Lin Wants to Remain With the Hornets
Jeremy Lin was one the biggest bargains in the NBA during the 2015-16 season, as he became one of the league’s most productive reserves on a $2,139,000 salary with the Charlotte Hornets.
Lin, who signed with the Hornets last offseason, averaged 11.7 points, 3.2 rebounds and three assists in 26.3 minutes per game. In his 13 games as a starter, his averages increased to 17.5 points, 4.8 assists and four rebounds, while shooting 46.1 percent from the field and 46 percent from three-point range.
The spark Lin provided off of Charlotte’s bench was obvious, and he finished seventh in the NBA in Sixth Man of the Year voting.
Now, the 27-year-old point guard will become an unrestricted free agent this summer, assuming he exercises his $2,235,255 player option for next year. With the NBA’s salary cap increasing to $92 million, Lin would be one of the players benefitting from plenty of teams having money to spend. Recent comments from Lin suggest that he’ll opt out of the contract he signed last summer.
While Lin would have many of options if he hits the market in July, his preference is to re-sign with the Hornets. He made that very clear recently, after the team was eliminated during the first round of the playoffs against the Miami HEAT.
“I would love to [return to Charlotte]” Lin said, according to The Charlotte Observer. “I don’t like moving every year, I don’t like packing and unpacking boxes. So we’ll see. But I’m definitely interested in coming back.”
While many players say that they would be interested in returning to their respective team, Lin was adamant about this stance and explained why.
“This is the most fun I’ve had in my six years [in the NBA],” Lin said. “Being around a great group of guys and a coaching staff that really cares. I’ve learned so much about the game of basketball, particularly at the defensive end.
“My biggest thing is I want to have fun and be happy. I’ve been paid on the lower end and had a blast, and I’ve been paid on the higher end and not enjoyed it at all. Honestly, money has never been the most important thing. Money is important because it shows how a team values you. But beyond that I don’t care all that much about money. Me coming here showed that.”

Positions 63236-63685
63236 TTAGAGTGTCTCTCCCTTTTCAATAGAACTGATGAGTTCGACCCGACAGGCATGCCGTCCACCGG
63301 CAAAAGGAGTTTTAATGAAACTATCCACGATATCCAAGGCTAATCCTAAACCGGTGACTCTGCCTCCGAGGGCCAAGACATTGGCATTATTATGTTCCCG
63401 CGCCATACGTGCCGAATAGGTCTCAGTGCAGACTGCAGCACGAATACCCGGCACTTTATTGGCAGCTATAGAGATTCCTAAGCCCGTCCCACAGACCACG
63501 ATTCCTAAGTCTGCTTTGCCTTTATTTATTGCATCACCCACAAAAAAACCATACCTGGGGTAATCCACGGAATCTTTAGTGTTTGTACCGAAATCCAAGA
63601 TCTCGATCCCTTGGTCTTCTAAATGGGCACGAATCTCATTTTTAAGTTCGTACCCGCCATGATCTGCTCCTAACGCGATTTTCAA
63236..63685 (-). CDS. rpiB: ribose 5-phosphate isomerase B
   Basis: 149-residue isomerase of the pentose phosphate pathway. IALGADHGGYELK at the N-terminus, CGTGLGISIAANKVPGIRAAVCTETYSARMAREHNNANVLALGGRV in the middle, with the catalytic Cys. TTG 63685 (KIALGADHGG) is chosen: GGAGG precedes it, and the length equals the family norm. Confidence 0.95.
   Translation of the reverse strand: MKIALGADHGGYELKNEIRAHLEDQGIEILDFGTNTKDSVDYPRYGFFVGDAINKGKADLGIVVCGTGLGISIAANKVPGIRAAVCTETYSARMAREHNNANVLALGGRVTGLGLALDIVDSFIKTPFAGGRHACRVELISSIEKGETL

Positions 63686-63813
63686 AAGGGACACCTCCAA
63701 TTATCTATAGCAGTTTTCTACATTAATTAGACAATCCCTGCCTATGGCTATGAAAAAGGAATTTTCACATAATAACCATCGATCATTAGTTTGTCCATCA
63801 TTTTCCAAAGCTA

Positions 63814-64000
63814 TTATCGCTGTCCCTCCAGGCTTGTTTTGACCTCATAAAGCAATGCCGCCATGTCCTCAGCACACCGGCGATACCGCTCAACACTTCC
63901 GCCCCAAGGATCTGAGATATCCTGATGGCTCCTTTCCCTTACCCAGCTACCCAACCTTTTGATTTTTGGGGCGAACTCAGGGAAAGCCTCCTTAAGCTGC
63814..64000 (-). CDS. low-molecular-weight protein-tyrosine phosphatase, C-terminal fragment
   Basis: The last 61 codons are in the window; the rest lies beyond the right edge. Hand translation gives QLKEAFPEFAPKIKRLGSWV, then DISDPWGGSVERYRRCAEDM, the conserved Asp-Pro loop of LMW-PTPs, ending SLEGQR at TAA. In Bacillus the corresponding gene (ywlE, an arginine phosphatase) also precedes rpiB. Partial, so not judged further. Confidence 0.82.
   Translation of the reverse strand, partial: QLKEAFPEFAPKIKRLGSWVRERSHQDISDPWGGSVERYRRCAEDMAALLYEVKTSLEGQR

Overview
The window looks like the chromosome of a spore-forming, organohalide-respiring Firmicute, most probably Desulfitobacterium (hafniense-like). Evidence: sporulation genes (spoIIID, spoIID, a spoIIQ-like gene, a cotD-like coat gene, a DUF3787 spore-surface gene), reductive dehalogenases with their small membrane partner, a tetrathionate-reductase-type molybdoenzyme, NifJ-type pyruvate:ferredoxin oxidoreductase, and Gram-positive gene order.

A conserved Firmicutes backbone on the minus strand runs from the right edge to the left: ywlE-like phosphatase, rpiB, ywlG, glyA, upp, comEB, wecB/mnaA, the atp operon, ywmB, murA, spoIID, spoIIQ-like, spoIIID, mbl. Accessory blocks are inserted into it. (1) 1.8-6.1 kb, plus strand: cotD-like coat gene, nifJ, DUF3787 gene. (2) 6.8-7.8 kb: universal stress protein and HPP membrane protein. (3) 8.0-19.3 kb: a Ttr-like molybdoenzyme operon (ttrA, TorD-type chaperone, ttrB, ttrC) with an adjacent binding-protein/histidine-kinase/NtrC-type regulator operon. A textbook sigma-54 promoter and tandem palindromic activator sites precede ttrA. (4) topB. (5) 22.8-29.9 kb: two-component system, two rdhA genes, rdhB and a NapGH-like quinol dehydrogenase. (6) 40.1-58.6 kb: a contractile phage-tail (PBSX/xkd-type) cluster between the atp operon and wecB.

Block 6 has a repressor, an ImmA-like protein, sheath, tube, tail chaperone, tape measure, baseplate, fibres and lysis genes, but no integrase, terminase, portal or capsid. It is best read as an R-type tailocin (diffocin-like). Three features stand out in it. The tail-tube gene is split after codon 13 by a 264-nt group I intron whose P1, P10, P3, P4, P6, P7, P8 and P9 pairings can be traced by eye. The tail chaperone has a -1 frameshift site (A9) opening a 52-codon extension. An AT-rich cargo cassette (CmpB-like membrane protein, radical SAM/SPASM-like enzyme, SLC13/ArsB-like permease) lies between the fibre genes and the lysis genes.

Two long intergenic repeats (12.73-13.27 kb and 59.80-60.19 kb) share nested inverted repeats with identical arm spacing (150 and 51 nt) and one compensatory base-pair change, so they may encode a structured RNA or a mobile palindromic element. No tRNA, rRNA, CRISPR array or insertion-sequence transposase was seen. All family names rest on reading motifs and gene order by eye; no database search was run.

The Hornets have a number of big decisions to make this offseason, with players like Nicolas Batum, Al Jefferson, Marvin Williams and Courtney Lee among others all becoming unrestricted free agents in addition to Lin. However, all of these players hitting the market means that Charlotte will have a ton of flexibility this offseason. They currently have just $45,908,700 in guaranteed salaries for next season.
“I definitely want to play with these guys and this coach,” Lin said of Steve Clifford, who finished fourth in Coach of the Year voting. “When you bounce around a lot the way I have, seeing a lot of organizations, there’s a lot about this one that I can appreciate in terms of my experience, that maybe I didn’t have in other situations.
“From the [preseason] China trip, we knew this team really got along. I kind of expected there’d be bumps and bruises along the way as far as guys getting along with each other, but really there wasn’t. I’ve never seen a group of guys at the professional level [where] all the guys 1 through 15 got along together. It wasn’t uncommon for all 15 of us to do something together. That’s really, really rare.”